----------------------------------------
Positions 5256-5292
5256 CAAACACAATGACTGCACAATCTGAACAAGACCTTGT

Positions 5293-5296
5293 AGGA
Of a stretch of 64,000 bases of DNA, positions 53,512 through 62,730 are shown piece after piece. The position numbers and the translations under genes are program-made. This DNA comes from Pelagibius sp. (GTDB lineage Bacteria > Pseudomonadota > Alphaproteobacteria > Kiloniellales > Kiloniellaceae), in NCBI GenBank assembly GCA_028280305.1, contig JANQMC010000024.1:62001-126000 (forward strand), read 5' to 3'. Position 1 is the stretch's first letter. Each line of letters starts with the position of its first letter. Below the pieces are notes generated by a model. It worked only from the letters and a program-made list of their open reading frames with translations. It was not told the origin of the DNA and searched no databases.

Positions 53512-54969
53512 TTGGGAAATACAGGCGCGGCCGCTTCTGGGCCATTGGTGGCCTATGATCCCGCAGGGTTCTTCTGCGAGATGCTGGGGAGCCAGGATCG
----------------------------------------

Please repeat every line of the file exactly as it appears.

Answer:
Positions 5256-5292
5256 CAAACACAATGACTGCACAATCTGAACAAGACCTTGT

Positions 5293-5296
5293 AGGA
Of a stretch of 64,000 bases of DNA, positions 53,512 through 62,730 are shown piece after piece. The position numbers and the translations under genes are program-made. This DNA comes from Pelagibius sp. (GTDB lineage Bacteria > Pseudomonadota > Alphaproteobacteria > Kiloniellales > Kiloniellaceae), in NCBI GenBank assembly GCA_028280305.1, contig JANQMC010000024.1:62001-126000 (forward strand), read 5' to 3'. Position 1 is the stretch's first letter. Each line of letters starts with the position of its first letter. Below the pieces are notes generated by a model. It worked only from the letters and a program-made list of their open reading frames with translations. It was not told the origin of the DNA and searched no databases.

Positions 53512-54969
53512 TTGGGAAATACAGGCGCGGCCGCTTCTGGGCCATTGGTGGCCTATGATCCCGCAGGGTTCTTCTGCGAGATGCTGGGGAGCCAGGATCG